You are using an older browser version. Please use a supported version for the best MSN experience.

No stars, but lots of community honours

NZ NewswireNZ Newswire 5/06/2016
There are few household names in the Queen's 90th Birthday Honours list, but a good number are recognised for their community work. © Getty Images There are few household names in the Queen's 90th Birthday Honours list, but a good number are recognised for their community work.

There are few household names in the Queen's 90th Birthday Honours list, but a good number are recognised for their community work.

In recent times Richie McCaw, Dan Carter, Jane Campion and Peter Gluckman have all provided the easy headlines for honours list stories.

But this year?

It's hard to describe anyone at the top of Monday's list, which "acknowledges a wide range of people who serve their communities, and recognises those who have achieved something special", as a household name.

Damehoods go to the Court of Appeal's Justice Ellen France and former education system boss Karen Sewell for services to their respective sectors.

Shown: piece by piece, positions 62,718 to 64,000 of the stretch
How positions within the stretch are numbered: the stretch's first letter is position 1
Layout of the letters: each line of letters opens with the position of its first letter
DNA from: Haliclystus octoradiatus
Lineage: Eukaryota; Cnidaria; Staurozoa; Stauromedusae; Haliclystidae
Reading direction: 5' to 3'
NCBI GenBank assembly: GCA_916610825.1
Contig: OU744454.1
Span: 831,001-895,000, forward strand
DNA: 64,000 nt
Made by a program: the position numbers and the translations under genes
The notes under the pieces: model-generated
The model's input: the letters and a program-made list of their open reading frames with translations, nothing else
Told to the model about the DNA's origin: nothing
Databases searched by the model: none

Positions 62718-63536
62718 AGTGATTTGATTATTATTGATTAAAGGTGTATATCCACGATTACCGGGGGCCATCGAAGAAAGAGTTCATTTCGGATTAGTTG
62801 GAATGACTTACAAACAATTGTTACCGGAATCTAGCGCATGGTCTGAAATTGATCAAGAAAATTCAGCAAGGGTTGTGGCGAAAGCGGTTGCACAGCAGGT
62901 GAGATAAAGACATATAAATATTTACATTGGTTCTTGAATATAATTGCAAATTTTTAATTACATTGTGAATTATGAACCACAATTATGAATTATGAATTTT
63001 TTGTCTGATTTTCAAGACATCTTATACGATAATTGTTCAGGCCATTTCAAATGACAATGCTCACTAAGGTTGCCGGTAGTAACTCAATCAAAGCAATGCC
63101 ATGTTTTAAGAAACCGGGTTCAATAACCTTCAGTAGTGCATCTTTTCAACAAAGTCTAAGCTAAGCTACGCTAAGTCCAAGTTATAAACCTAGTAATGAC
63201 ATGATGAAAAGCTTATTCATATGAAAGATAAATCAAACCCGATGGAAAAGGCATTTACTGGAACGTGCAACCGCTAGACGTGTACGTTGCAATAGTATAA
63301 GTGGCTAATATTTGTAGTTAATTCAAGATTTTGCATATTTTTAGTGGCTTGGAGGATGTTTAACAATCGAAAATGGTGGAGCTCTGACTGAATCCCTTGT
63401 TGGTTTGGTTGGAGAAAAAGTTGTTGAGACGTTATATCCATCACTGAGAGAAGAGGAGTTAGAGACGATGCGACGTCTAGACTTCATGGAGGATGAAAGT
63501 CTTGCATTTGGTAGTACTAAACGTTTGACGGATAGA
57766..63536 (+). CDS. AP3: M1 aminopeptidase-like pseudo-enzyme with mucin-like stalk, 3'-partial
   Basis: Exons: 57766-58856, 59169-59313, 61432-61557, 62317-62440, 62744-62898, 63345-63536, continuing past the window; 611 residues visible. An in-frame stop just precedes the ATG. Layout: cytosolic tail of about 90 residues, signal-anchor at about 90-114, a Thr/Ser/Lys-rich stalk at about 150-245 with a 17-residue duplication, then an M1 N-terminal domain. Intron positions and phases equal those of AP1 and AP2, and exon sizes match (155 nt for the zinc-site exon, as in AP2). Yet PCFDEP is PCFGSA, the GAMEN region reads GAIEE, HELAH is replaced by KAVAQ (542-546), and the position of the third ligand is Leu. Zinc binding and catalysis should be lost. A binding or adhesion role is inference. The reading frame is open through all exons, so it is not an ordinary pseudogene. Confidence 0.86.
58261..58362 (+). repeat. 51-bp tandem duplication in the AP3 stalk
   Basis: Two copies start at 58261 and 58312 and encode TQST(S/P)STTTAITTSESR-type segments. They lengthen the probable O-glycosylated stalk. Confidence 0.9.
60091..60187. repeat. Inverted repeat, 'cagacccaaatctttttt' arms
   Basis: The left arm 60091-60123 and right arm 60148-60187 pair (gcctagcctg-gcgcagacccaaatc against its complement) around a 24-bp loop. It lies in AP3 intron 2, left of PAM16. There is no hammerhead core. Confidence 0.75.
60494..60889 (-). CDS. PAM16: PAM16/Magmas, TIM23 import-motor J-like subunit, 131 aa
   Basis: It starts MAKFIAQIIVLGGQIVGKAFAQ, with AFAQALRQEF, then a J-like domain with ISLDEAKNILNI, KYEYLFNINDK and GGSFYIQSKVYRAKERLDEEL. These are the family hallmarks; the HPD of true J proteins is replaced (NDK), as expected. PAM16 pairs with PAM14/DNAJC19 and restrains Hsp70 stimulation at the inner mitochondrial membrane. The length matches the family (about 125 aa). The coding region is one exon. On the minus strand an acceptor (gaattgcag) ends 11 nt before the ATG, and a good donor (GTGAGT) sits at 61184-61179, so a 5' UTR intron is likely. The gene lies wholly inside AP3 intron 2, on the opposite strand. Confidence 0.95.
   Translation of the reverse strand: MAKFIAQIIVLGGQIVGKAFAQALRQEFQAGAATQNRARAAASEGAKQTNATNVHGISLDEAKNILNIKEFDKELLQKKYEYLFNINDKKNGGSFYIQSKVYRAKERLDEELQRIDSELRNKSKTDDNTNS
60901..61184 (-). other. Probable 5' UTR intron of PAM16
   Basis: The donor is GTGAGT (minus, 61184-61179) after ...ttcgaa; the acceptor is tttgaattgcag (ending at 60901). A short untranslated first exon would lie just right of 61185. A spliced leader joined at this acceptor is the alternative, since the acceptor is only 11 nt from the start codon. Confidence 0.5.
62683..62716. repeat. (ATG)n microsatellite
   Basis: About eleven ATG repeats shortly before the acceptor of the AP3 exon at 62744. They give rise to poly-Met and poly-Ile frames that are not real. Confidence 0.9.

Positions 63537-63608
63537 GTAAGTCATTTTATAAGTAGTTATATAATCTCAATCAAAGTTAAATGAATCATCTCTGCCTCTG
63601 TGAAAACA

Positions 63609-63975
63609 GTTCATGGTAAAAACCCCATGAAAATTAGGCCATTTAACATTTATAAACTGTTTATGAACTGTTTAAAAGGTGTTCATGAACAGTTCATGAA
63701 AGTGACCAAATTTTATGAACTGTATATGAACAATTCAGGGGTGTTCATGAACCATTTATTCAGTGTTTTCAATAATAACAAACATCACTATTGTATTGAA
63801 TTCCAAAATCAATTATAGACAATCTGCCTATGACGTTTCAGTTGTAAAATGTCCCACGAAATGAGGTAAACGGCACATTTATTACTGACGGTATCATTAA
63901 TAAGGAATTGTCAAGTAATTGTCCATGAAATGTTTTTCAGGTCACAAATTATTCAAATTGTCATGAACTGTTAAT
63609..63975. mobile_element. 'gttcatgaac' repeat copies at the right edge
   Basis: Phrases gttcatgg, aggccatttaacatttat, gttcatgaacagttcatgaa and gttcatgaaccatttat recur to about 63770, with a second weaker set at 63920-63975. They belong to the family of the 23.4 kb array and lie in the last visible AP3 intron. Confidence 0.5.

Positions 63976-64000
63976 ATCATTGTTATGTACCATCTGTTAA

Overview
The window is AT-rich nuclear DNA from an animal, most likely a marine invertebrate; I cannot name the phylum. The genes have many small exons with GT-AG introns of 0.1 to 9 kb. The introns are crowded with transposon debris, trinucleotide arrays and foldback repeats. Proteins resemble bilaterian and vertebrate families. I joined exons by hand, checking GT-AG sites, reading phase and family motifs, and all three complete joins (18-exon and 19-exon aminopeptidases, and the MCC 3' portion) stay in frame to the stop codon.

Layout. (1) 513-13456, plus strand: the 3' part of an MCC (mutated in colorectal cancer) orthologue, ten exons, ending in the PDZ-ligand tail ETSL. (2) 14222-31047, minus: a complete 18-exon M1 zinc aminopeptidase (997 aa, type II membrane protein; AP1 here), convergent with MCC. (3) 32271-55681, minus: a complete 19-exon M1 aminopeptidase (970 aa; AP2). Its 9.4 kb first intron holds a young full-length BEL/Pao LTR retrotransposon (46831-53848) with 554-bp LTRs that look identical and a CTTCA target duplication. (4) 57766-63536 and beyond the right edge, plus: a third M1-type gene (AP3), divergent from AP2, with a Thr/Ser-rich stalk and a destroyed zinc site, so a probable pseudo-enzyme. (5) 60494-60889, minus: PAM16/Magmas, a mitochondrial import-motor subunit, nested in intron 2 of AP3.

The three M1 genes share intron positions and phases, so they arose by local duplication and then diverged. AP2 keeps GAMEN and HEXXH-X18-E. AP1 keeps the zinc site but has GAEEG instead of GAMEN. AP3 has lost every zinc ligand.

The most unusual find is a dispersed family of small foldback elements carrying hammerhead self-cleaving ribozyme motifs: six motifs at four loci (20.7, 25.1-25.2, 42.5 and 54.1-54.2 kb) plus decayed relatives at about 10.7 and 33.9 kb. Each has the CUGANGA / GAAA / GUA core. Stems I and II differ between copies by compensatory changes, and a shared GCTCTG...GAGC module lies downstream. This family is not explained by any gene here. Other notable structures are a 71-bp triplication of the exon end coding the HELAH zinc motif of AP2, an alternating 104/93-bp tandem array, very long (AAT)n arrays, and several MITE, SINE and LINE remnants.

Knighthoods have gone to Rob Fenwick for business and conservation, Michael Friedlander for philanthropy, NIWA chairman Christopher Mace for science and education work, Te Runanga O Toa Rangatira executive director Matiu Nohorua, for services to Maori, and retired judge Ronald Young for his legal work.

In all there are 177 names in the list - a mix of people who are good at their jobs and people who are helping out in the community.

The dominant criteria is for services to their community - 41 instances - while services to education, health and Maori rank next. Thirteen are for their business work, five for philanthropy.

Those at the top are honoured for their work in a career they loved.

"After four weeks I realised what fun it was, how much I enjoyed it, and I've stayed in it ever since," Dame Karen said of her 50-year career in education.

Others are recognised for what they did outside their job.

"You've got to fall in love with ideas... being positive and sometimes so optimistic you're pushing the boundaries," businessman Rob Fenwick said of his conservation work.

But others we will know even less about, until the Defence Force decides the public can know.

Two people have received Distinguished Service Decorations, but their names and what they did are not being revealed to protect their families and so operational procedures are not known.

Both were in Iraq last year for "significant contributions towards the success of multi-national operations".

image beaconimage beaconimage beacon